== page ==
“I have a year-long “love story” with a top-notch designer, who might be a good call for one of our dedicated teams as soon as we have an open vacancy. Meanwhile, I just strive to keep our relationship warm and friendly so we can start a recruitment process straight off the bat at any time”, shares another Beetroot’s HR expert Tatiana Boichenko, “It’s normal practice to reach out to potential hires from time to time—invite them to company events or maybe send them a birthday card”.

Attend various events

The key word here is “various”. When looking for developers, the majority of recruiters zero in on IT only events. It’s clear it makes a lot of sense. There is a good chance of meeting IT specialists at IT events. But if this method renders itself obsolete, try other events. After all, top-drawer IT specialists are just like us and their interests go far beyond the IT sphere.

Let’s face it—the majority of talented people already have great jobs. But it doesn’t mean they aren’t considering other options.

“From time to time we attend cultural exhibitions or sporting events. Especially sports events—like cycling races or marathons. And, oh boy, you can’t imagine how may IT guys are there”, Tatiana says, “But don’t get me wrong. We don’t go there on purpose to stalk people. We go there because we enjoy sports and the arts. And sometimes we get an opportunity to talk to potential hires about our work and culture”.

Sometimes, simply mingling is not enough and you might want to try being a participant of an event yourself, or even an organizer of one.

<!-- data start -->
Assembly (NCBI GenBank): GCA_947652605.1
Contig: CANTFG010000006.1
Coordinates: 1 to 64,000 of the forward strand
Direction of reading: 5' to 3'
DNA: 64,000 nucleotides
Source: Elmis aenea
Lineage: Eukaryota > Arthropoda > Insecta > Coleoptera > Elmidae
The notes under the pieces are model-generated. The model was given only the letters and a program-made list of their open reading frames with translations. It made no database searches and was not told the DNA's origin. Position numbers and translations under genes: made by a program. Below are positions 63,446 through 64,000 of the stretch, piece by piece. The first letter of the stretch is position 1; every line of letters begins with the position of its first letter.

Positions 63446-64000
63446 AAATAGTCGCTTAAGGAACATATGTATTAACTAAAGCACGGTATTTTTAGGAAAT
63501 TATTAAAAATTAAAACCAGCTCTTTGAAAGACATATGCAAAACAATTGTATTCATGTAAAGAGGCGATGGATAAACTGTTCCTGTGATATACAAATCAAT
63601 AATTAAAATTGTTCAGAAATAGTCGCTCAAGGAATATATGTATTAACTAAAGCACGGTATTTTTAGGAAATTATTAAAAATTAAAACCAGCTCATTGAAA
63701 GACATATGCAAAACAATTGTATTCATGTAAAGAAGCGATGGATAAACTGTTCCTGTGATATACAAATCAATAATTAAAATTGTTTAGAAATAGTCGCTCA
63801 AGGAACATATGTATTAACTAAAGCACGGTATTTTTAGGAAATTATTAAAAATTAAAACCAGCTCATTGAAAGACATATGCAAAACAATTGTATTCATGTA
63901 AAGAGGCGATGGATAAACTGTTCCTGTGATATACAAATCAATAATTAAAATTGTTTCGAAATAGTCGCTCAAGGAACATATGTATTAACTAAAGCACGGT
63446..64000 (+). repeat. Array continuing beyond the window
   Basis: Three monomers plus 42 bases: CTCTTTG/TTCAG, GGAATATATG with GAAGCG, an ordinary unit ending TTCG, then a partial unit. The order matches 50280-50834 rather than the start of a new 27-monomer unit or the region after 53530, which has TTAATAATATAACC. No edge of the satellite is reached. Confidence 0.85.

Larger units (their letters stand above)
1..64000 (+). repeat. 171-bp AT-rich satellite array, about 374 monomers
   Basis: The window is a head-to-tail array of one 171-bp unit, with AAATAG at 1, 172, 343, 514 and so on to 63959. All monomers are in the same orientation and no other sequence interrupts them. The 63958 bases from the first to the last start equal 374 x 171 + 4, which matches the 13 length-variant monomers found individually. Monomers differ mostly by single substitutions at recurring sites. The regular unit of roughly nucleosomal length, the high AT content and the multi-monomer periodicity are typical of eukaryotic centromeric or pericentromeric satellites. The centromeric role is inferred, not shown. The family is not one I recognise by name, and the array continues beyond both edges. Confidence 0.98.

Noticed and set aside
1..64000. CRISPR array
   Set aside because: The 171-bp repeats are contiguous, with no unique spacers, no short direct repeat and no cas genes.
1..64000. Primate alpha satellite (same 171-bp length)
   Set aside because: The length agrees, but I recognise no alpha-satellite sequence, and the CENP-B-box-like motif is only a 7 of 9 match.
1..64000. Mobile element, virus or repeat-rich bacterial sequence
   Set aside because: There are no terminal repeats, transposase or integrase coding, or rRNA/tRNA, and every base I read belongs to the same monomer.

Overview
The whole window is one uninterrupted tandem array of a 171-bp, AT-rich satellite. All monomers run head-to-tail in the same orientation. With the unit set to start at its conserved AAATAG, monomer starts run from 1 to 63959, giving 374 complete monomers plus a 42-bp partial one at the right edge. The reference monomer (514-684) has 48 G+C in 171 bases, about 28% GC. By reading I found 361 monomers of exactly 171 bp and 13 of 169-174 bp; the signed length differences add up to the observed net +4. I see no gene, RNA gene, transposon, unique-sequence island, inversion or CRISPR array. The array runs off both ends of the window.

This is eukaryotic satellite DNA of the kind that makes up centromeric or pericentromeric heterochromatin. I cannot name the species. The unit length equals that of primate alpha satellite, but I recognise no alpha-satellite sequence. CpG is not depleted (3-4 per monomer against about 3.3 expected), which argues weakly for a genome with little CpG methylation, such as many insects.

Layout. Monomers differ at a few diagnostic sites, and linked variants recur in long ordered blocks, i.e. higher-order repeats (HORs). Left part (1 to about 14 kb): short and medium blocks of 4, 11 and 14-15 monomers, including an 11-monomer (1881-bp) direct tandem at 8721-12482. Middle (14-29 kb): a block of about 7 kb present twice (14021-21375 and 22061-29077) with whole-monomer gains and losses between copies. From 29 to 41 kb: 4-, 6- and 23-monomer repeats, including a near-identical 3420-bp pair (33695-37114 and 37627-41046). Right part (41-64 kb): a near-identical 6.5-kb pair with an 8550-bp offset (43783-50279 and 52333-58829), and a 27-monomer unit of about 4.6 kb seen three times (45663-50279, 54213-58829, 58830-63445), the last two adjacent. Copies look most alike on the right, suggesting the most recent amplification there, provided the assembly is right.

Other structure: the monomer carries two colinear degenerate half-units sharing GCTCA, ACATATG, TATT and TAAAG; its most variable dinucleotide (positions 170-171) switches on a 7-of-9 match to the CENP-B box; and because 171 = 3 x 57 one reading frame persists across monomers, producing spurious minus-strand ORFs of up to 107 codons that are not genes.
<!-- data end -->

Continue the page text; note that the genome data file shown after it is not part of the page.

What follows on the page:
“We regularly sponsor IT-related events and become speakers at some of them”, Daria says, “It’s a good opportunity to present our company to a wide audience of people. There might be potential hires among them, who share our values and may become interested in joining the team”.

Engage candidates on social media

Whether we want it or not social channels are becoming lifelines of modern communication. According to BetterTeam research, 94% of recruiters browse LinkedIn, Facebook and Twitter to get their hands on the best candidates. Considering the increase in social media influence, believe us, you don’t want to be within the remaining 6 per cent.


Social media recruitment is a double-edged sword. While you can scroll through an applicant’s feed to explore their personality, don’t forget that they can also do the same in return. BetterTeam research reports that 59% of a candidate’s decision to accept or decline a job offer is heavily influenced by the impression they receive from the company’s social media presence.

Another sticking point to consider is privacy. When recruiting through social media you should clearly see the line that goes between curiosity and intrusiveness. Checking on candidates social feed is okay, stalking them and sending friends requests in the middle of the night—definitely not okay.

Final remark

Sometimes finding a great candidate can be all about mere luck. Dasha recalls the day when Beetroot co-founders, Andreas and Gustav, went for lunch to a local canteen and ended up hiring a great person, who is now our sales guru!. The moral of this story—you should be open to talking to new people, off the cuff. Tell them about the latest Jimmy Kimmel show, dive into a Game of Thrones discussion, have a little chat about your company. You never know when you might find yourself face to face with the perfect candidate.